Sunday, January 18, 2015

To Make A Living

Most know my feelings regarding traditional publishing versus indie publishing.  I think the odds are far better to make a living through indie - profit margins are better, control over content is total, and you design the marketing strategy.  You could sell 50,000 books a year in traditional publishing - a number few authors, especially new authors, reach - and still not make enough to put food on the table and keep yourself warm during the winter.

However one thing I've never really discussed is just how much you need to sell in order to make a decent living as an indie author.  The answer to that really depends on what you want your lifestyle to be.

First and foremost, be realistic.  Yes, awesome writers like Hugh Howey and Joe Konrath make exorbitant sums of money and can live the life we all dream, but that's the top tier.  That's not to discourage you from shooting for that - after all, someone has to hit that level - but just to help you create expectations for yourself that don't result in suicidal thoughts if you don't reach them.

Two thirds of American households earn less than $75,000 per year, and the median income per US household is just a shade north of $51,000.  Therefore, let's assume that you want to make at least that much.  To do so, your income minus your expenses much come to $51,000 per year, so you first need to figure how much you will sink into the business each time the calendar flips.  Extravagantly, let's say that you will spend $6,000 per year on getting published through covers, copy editors, free copies for giveaways, etc.  Yes, I know just how much that sounds like, but when coming up with how you plan to live in a place not made of cardboard, it's best to be as high as possible/realistic when determining expenses.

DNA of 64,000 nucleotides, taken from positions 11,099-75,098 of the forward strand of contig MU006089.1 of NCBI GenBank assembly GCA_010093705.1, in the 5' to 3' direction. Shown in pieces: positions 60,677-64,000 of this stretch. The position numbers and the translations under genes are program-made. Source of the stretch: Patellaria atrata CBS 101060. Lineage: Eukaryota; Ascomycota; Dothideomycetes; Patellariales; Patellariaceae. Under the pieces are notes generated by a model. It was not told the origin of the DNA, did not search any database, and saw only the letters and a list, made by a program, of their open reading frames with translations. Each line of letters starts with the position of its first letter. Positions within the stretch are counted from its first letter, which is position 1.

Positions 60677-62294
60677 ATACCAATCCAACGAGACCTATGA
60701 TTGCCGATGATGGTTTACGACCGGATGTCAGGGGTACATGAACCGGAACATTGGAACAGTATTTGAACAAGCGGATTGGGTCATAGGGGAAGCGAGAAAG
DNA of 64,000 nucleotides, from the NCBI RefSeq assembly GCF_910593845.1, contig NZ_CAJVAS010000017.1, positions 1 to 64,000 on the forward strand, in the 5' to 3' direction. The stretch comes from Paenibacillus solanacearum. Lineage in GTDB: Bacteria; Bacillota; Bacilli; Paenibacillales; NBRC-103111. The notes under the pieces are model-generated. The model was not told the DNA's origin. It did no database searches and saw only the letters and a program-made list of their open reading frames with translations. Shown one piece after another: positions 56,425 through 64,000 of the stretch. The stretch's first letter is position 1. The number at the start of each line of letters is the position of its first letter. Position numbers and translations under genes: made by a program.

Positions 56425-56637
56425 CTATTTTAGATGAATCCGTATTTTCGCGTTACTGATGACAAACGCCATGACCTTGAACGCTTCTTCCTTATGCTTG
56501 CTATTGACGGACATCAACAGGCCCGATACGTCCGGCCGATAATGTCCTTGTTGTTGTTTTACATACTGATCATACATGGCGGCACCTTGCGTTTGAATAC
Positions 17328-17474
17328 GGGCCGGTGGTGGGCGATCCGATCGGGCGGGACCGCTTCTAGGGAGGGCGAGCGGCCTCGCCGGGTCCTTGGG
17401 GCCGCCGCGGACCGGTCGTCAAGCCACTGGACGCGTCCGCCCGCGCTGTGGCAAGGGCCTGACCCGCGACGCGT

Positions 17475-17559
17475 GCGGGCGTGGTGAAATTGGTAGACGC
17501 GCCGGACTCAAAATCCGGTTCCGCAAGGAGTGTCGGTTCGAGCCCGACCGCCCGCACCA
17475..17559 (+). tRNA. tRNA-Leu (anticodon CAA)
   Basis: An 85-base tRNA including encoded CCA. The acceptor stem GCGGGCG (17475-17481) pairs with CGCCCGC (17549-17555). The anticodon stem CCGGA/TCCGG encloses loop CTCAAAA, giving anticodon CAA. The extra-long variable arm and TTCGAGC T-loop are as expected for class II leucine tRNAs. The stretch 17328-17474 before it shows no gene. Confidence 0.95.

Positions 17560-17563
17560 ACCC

So you need a book generating revenue of $57,000 per year, and there are a few ways to get here.  I've discussed previously that you need to spend some time figuring out what to charge.  For the sake of this analysis, let's just say that you will charge $3.99 per ebook on Amazon's KDP Select.  Since you get to keep 70% of what you sell this way, your income realization after sales is $2.793 per ebook, and if you sell 14,000 per year, you earn just north of $39,000.

Some folks like to go ebook pure, and so their sales range has to go higher in ebooks(20,409 to get to $57,000).  Others, however, like a mix of hardcovers using services like Lightning Source or CreateSpace.  Depending on extras, you can charge about $11.99 and earn a $5 per book profit margin.  At this rate, you'd have to sell about 3,500 copies to reach your goal of $57,000, or about a 4:1 ratio of ebooks to hardcovers(not an unrealistic ratio if this is your full time job).  Depending on how you want to live, adjust your goals upward appropriately.

Numbers like this might sound daunting, but they're really not, especially in the age of the ebook.  People are far more likely to download an ebook than to pick up a hardcover, and the lower price makes it worth the risk.  Most folks figure that if it wasn't worth the time, then they're out less than four bucks(of course, you can't do this long term and get away with it - readers don't become repeat customers if your work stinks).  And given the number of people in the US alone, some hard work makes this goal easily achievable.  Sure, you won't be a household name, but you can earn a living doing what you love - writing.  Even those making an exceptionally lucrative living at this, like Amanda Hocking, aren't known by most of the public.

Few reach the stratospheric levels of folks like JK Rowling, but you can make a damn fine living in indie by grabbing a small portion of the market.  It'll take work, as well as an understanding of the business world, but it's doable.  How much you devote to getting there depends on how serious you are about making this your career.

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